In China this week, Navy Secretary Ray Mabus becomes the latest Obama administration official seeking to explain to Beijing what the U.S. strategic pivot toward the Asia-Pacific is really all about.
Mabus commenced high-level meetings on Monday including with Defense Minister Liang Guanglie and other People’s Liberation Army officials about the U.S. pivot -- or what Pentagon officials call the “rebalancing.”
Whatever one calls it, President Obama and his surrogates in the Pentagon long have portrayed the move as a natural, post-war shift in focus toward a burgeoning region, and not an aggressive maneuver to check China’s rising military ambitions. Defense Secretary Leon Panetta said during his September visit that the pivot was “not an attempt to contain China.”
Few analysts, especially in Asia, believe that is wholly true, and Mabus already has faced a skeptical audience. Liang, according to one Reuters account, dismissed reporters’ questions about skepticism by China's neighbors over the intent behind Beijing's military buildup
. Instead, both nations must, he said, “push forward the development of a new China-U.S. military relationship.” Additionally, Commander in Chief of the People's Liberation Army Navy Wu Shengli reportedly said a lack of trust over China’s recent military buildup should not threaten security in the region, according to one Chinese media outlet.
Mabus kicked off his China tour quickly by meeting Rear Adm. Zhang Jianchang at the airport in Beijing. He later plans to visit other sites outside the capital. Mabus is the first U.S. Navy secretary to visit China in 28 years, Chinese media noted proudly, while boasting that Mabus was briefed on China’s recent inaugural aircraft carrier landing.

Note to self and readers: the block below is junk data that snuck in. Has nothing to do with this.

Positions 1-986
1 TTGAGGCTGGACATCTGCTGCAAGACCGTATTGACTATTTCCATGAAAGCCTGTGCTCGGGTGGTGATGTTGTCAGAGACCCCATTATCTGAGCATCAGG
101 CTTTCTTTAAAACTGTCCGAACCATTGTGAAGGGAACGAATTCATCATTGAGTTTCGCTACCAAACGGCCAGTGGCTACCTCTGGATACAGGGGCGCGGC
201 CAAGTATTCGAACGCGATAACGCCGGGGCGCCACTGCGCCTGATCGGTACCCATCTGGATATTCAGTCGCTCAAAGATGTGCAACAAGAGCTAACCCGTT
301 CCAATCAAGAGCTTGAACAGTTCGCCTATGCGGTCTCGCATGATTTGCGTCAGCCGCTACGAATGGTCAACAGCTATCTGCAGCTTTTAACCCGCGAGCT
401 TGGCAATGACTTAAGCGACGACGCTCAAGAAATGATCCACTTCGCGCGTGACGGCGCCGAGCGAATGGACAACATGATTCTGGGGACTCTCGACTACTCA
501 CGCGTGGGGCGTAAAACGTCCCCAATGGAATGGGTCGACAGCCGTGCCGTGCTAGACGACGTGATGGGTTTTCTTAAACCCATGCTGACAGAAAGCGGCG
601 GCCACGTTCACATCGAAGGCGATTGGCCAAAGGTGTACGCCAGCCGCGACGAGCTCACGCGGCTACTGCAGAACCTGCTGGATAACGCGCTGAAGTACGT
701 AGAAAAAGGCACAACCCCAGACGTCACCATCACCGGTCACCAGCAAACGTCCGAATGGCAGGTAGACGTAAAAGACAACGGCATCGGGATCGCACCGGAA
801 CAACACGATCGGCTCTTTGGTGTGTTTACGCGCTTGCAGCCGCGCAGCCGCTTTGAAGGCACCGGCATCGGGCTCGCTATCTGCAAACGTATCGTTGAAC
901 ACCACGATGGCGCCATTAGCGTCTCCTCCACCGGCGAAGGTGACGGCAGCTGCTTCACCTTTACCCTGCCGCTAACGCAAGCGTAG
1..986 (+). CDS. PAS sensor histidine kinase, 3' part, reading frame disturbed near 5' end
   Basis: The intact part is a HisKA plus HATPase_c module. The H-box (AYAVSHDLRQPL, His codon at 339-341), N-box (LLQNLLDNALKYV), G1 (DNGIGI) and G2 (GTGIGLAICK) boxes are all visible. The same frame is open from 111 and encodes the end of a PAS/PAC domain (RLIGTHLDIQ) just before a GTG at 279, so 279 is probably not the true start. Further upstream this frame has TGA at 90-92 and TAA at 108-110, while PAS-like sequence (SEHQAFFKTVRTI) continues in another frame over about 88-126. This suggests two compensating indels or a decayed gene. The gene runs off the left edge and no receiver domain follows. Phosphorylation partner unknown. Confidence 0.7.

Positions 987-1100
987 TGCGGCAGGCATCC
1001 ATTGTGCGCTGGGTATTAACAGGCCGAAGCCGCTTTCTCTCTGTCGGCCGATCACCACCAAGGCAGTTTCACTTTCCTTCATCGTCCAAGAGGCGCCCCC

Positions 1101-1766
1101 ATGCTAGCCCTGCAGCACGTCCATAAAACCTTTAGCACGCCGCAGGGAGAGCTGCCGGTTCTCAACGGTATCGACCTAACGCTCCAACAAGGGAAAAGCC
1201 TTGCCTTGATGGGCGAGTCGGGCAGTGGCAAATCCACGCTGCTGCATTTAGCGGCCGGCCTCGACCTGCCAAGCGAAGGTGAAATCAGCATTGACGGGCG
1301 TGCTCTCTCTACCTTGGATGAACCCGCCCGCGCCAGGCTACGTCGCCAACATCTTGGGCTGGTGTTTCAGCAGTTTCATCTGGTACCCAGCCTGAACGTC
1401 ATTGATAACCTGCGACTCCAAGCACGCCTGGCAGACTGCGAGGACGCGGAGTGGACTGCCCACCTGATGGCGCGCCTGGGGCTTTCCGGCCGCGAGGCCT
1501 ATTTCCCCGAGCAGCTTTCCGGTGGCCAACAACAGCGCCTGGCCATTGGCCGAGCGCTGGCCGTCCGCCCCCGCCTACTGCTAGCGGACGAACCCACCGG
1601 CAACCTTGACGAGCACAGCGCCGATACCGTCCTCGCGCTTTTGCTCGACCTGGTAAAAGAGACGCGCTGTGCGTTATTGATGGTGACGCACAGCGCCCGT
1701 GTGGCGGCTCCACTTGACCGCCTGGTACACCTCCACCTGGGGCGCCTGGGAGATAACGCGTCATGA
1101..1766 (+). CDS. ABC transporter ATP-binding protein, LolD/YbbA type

China’s high-profile treatment of Mabus’ visit is being called a sign toward greater transparency as compared the quieter visits arranged for U.S. naval officials in recent years. There may be some truth to that. Three month ago, during Panetta’s visit, China and Japan argued over ownership of small islands. Panetta and China agreed the U.S. should stay out of such regional spats. But Panetta tested China’s commitment
to keep military relations open during political disputes with Washington when one day before landing in Beijing the secretary announced that Washington and Tokyo made a deal to install new radar batteries in Japan.
Previous arms deals in the region have caused Beijing to shut military-to-military communications completely. This time around, still beaming like new parents showing off their aircraft carrier, the Chinese are still talking. And the cameras are still rolling.
“While in China, Secretary Mabus is meeting with military and civilian officials in Beijing including the vice foreign minister, minister of national defense, commander of the PLA Navy, as well as being honored at an official welcoming ceremony hosted by the PLA Navy,” Capt. Pamela Kunze, Mabus’s spokeswoman, told the E-Ring in an email from China.
“From Beijing, Secretary Mabus will travel to Ningbo where he is scheduled to go aboard various PLA Navy ships and submarines.”